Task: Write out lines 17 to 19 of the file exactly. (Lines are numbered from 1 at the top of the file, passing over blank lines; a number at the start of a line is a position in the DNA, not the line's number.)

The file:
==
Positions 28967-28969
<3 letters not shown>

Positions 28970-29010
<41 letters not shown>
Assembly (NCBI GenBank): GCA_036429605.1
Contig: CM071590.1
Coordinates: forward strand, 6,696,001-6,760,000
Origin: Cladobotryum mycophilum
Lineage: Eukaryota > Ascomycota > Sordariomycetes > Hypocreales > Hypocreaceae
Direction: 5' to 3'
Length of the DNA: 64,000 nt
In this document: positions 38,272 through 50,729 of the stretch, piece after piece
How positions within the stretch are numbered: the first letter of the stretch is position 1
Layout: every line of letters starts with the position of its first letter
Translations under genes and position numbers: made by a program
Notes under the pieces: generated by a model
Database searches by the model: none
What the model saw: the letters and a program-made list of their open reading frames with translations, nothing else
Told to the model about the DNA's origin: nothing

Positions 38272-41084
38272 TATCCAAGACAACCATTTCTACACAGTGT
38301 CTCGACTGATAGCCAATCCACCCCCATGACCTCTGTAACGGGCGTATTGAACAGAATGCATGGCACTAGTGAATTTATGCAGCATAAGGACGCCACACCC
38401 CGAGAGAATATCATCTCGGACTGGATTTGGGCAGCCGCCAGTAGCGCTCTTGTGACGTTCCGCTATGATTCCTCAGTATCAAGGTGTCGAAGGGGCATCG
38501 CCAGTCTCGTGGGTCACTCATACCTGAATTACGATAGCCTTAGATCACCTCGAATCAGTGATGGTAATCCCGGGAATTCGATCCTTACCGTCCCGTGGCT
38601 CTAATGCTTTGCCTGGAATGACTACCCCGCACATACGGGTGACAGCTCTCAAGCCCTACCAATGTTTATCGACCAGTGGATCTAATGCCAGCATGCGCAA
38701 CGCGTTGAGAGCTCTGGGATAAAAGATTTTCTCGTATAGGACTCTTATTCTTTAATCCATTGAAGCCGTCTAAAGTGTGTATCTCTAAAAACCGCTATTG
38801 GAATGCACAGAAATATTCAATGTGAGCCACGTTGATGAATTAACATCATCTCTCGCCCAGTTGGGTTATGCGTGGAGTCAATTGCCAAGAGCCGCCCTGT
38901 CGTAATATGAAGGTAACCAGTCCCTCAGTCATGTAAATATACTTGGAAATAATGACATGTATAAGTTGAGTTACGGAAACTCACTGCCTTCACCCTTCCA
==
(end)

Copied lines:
Database searches by the model: none
What the model saw: the letters and a program-made list of their open reading frames with translations, nothing else
Told to the model about the DNA's origin: nothing